New Jersey is home to some 500 wildlife species and of these, over 80 are currently listed as endangered or threatened.
To educate others about how these wildlife species found themselves on that list and to uncover what is being done to combat it, award-winning documentary filmmaker, Jared Flesher, of East Amwell, has created The Creature Show.
The documentary web series is dedicated to conservation storytelling with a focus on Garden State animals and habitats. The series will highlight threatened and endangered creatures specific to New Jersey while demonstrating how biodiversity issues occurring here translate on a global scale.
“In New Jersey, we have all the challenges to biodiversity around the world—all the risks of extinction are really presented right here,” Flesher says. “New Jersey is a great microcosm to show and educate people about biodiversity and what some of the risks are, not only in New Jersey, but globally.”
The docuseries’ first episode features the mysterious salamanders of New Jersey.
Several species of the amphibian are native to New Jersey, including five from the genus Ambystoma, known as “mole salamanders.” Many of these creatures find themselves on either the endangered, threatened or species of special concern list.
The amphibians, which live largely underground beneath leaves and rocks, emerge to migrate during a small window of time in the spring to mate and lay their eggs. One of the largest threats to their successful migration, as well as to the migration of other species in the state like the Northern Diamondback Terrapin or the Wood Frog, is being killed by vehicles crossing the road.
The episode features how biologists, conservation organizations and volunteers are working on ways to aid the salamanders in their crossings to protect the species from further degradation.
With New Jersey being the most densely populated state in the nation, Flesher says habitat destruction and habitat fragmentation have been the major drivers of biodiversity loss, and will continue to be.
However, when looking at issues affected biodiversity in any area, he says it’s most likely a cocktail of destruction.
“Anytime you have an endangered species in New Jersey, you could almost be certain that it’s not just one reason, it’s because there are two, or three or four things happening all at once that are making that species at risk and that’s the story all across the world,” he says.
Flesher says all of the reasons why a species may become endangered is summed up in one acronym known as HIPO-CD, representing: Habitat destruction, Invasive species, Pollution, Over-harvesting, Climate change and Disease—all devastating to preserving a healthy ecosystem.
Climate change and the increase in diseases spreading due to globalization are two factors biologists are just beginning to understand.
The Northern Long-Eared Bat, to be featured in a future episode, is a native New Jersey species whose numbers are dwindling because of an introduced fungus that spreads white-nose syndrome, a disease that kills hibernating bats.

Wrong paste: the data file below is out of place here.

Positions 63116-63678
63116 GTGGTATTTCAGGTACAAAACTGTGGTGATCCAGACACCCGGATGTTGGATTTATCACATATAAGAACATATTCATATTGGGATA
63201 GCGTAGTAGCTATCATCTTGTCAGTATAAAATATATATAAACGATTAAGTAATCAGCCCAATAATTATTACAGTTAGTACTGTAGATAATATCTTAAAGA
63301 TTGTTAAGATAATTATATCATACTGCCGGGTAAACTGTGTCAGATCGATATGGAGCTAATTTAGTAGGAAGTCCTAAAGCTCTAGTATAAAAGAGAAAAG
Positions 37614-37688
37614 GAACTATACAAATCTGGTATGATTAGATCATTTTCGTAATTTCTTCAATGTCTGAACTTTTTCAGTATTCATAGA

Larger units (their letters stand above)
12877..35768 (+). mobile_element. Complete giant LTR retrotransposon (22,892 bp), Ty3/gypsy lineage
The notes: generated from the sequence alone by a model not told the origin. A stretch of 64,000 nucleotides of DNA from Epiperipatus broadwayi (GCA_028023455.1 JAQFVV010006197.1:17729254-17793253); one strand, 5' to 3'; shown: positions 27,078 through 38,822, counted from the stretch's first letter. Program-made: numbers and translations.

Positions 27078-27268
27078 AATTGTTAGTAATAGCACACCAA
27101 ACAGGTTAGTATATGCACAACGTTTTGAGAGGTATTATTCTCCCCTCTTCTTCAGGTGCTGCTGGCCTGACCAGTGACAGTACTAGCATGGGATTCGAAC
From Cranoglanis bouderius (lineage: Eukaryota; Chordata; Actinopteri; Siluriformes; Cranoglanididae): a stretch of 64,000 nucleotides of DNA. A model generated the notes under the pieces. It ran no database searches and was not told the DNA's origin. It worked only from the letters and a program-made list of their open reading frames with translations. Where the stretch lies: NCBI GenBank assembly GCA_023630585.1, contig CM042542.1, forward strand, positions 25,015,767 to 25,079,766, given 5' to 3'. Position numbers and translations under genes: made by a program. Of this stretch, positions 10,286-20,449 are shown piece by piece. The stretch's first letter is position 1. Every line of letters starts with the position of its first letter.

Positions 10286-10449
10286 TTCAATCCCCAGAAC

Flesher says in some places, the bat populations have dropped by 99 percent since the fungus showed up in North America.
Despite the heaviness associated with a subject like endangerment, Flesher says the docuseries is “optimistic” and really tries to highlight the positive ways biologists and volunteers are working to reverse or improve problems facing Jersey’s creatures.
“The goal is that by focusing on the biologists who are working with threatened and endangered species in New Jersey, and their stories, and their passion, you’re not seeing something that’s depressing or scary,” he says. “You’re seeing something that’s optimistic because the biologists who are working with these animals are doing a really good job of doing the best they can, often, with limited resources.”
Flesher says he hopes future episodes will include animals like the bobcat and endangered snakes of New Jersey, as well as the many pristine natural habitats of the state like the Great Swamp, the Pine Barrens, the Highlands and the Delaware Bay area.
With episode one funded mostly through a Kickstarter and sponsorship with Agricola Eatery in Princeton, The Creature Show is hoping to soon partner with a nonprofit in order to apply for grants to support future episodes.
Flesher says the series was made with the support from the New Jersey Fish and Wildlife Endangered and Non-game Species Program, the Conserve Wildlife Foundation of New Jersey and the New Jersey Conservation Foundation.
“The show wouldn’t be possible without their assistance so we’d like to say thank you,” he says.
The Creature Show is set to air on Wednesday, July 15. All episodes, to be posted on creatureshow.com, are free to be streamed by the public.
Update: Conserve Wildlife Foundation of New Jersey, in partnership with the New Jersey Division of Fish & Wildlife’s Endangered and Nongame Species Program, lead a number of amphibian crossing volunteer programs, mostly limited to central and northern New Jersey. Please visit Conserve Wildlife Foundation’s “Amphibian’s Crossing!” page to learn more about volunteer opportunities through the organization.Click here to leave a comment